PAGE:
I probably have you both beat on the English/grammar thing; I started a company which offered copy editing, proofreading and indexing at one point. I care deeply about the language and you've managed to tease me out of ennui for a moment.

When I read the poster's first message regarding the accidental plugging of the connection it wasn't immediately clear to me how the mistake was made. I saw the tell-tale "red box" on the graphic and the small photo of a black connector. I like puzzles and figuring things out. But in this case I just shrugged and walked away because it wasn't clear to me how the mistake played out.

I think if I had wanted to communicate this I would have provided the graphic from and indicated, "I was supposed to connect the rectangular block from BOARD pins 1 through 16... but instead I accidentally connected it from BOARD pins 3 through 18."

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Agreed. The technical details could have been better explained. That was pure laziness on my part. I only have a small amount of time to mess with the Printer, PI and OctoPrint so I was hoping for a quick Linux based check to validate that my PI or Einsy was damaged. It's a very high probability that I damaged the data pin circuit on the Einsy since swapping out the PI board had no impact. Lucky, I can still use my existing setup, including power to the PI. I just need to use a USB for data.

Stating pins 3 through 18 would have been easier... I spent a few minutes before writing the original post trying unsuccessfully to determine rows vs. columns and up vs. down.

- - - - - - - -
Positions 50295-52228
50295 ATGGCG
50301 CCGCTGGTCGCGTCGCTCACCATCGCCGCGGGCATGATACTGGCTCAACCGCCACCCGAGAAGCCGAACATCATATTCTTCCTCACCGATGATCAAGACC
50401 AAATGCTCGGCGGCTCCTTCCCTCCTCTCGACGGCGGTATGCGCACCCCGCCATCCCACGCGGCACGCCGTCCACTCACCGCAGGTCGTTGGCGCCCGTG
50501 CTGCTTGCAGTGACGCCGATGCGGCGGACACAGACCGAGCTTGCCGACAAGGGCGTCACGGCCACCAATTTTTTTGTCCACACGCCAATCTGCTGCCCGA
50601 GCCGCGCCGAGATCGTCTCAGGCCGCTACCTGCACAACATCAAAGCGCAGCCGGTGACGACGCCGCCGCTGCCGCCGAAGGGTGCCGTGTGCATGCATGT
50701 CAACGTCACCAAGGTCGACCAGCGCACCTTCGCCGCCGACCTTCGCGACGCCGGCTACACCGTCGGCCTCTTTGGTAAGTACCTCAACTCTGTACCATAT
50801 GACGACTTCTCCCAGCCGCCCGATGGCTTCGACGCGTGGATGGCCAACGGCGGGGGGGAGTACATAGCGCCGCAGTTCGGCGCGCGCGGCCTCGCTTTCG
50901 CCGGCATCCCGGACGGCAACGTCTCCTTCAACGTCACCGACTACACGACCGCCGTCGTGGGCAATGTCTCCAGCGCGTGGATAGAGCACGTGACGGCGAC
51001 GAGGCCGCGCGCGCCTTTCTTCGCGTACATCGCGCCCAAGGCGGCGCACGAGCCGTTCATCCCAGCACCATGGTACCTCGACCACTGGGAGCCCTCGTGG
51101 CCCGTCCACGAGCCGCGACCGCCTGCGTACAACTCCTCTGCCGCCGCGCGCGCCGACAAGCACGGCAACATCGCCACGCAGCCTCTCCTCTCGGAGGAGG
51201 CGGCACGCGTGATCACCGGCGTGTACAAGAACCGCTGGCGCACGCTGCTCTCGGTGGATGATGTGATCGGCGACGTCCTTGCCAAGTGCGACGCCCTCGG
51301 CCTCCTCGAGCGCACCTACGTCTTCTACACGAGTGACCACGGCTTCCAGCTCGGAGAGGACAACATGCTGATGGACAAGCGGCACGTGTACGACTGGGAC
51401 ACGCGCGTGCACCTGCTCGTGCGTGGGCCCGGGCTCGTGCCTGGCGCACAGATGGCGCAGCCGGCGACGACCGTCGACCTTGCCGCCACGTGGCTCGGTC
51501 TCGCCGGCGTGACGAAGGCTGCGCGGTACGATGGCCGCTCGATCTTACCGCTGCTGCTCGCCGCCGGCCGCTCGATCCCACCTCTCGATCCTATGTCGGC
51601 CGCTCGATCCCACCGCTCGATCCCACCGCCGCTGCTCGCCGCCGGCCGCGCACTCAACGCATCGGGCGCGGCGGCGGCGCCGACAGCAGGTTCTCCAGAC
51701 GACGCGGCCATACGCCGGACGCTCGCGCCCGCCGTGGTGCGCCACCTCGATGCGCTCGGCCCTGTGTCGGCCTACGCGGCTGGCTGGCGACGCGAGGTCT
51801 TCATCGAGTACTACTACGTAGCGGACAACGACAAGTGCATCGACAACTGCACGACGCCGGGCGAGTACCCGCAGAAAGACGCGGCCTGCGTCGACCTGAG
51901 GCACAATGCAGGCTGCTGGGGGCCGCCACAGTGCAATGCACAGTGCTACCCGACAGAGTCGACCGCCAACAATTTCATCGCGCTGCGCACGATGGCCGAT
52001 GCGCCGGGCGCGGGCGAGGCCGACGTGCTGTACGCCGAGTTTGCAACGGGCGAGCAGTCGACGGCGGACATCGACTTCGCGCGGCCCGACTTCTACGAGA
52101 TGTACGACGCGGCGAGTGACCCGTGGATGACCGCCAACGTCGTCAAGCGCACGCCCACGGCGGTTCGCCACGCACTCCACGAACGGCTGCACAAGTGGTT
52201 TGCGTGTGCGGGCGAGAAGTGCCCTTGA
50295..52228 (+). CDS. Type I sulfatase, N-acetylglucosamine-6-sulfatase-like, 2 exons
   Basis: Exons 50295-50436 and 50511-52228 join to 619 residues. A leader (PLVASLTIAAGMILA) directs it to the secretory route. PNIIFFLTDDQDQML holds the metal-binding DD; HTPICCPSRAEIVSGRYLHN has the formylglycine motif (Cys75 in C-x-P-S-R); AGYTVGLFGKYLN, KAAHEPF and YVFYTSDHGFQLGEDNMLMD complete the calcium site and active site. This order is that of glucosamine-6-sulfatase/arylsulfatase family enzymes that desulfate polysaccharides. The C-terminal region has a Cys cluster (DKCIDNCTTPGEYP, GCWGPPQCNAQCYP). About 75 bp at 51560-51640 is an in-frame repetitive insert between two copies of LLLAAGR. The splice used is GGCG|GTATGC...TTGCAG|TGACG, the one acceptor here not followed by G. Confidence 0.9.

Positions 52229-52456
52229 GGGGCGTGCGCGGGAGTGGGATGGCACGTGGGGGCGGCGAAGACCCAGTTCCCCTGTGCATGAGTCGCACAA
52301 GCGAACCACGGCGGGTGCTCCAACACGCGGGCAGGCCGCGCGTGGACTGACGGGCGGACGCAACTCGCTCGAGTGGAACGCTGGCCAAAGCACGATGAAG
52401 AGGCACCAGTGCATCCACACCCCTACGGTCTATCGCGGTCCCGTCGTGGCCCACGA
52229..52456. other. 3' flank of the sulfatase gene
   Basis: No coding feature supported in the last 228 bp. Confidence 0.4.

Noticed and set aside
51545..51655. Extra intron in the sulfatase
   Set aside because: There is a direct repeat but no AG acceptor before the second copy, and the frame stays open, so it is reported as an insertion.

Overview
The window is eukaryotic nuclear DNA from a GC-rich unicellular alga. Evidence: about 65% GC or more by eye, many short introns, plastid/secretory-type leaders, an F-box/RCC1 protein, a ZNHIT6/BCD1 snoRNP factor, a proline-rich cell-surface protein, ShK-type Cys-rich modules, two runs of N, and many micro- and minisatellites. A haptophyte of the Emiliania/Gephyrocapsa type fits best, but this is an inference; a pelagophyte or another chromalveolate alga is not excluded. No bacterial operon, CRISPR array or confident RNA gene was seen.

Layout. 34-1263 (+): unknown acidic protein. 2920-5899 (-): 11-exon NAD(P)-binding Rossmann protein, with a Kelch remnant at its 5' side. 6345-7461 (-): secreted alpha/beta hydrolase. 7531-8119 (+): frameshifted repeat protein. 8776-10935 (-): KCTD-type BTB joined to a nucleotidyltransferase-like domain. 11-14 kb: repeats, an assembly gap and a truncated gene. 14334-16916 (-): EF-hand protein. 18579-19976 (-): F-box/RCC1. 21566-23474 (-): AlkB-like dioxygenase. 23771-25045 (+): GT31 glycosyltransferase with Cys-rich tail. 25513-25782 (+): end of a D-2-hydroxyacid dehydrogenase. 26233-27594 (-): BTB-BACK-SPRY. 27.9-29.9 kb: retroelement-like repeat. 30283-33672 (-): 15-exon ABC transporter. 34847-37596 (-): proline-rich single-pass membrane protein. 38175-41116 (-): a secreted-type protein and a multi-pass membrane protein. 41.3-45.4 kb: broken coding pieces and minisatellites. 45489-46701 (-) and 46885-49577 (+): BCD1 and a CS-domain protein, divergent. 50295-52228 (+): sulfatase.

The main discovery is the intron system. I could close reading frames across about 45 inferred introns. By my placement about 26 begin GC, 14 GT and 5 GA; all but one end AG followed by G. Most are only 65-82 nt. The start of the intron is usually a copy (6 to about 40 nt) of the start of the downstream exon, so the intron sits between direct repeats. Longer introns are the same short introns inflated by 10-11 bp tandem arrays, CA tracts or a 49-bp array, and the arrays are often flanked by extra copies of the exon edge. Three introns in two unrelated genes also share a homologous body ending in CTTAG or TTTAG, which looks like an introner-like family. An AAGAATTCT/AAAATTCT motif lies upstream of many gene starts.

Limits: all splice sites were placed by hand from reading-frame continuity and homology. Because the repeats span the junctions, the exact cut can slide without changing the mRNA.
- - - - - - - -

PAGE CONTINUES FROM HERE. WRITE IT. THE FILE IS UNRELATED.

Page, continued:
Anyhow, the solution would be a new Einsy board more then likely. I'm not willing to put out $100 US dollars for that convenience quite yet. (=

You might use your own jumpers to connect TXD, RXD and Gnd from the Pi over to RX, TX and Gnd on the Einsy and then do as PrintedWeezl suggested with the minicom test. Read the documentation for that and turn on local echo before sending characters over like M115.

The pre-built harness is still hooked up right now (using that only for power). Would that be the same as what you noted or you thinking of testing with different wires? I did snap-in the Pi0 as as test and that didn't work either.

Assuming that the Einsy is in the mode where it tries to talk over the GPIO connections and the Zero doesn't work then it sounds like the Einsy was toasted.

It should have been in the right mode. You just need to flip the Rasp port to [on] in the Prusa LED setting menu.

Sounds like it's Ben Franklin to the rescue.

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Ben is on lock down just like the rest of us. Haha.

I think you misunderstood the point of my post, I was attempting to point out how a tiny thing can change the meaning. I was going to give a groveling apology but as you feel free to post anything you want, why should I?

As for being a member of the grammar police, as far as I'm concerned, you can churn out anything you like.

I'm done on this subject, but as I suspect you'll want the last word, have at it.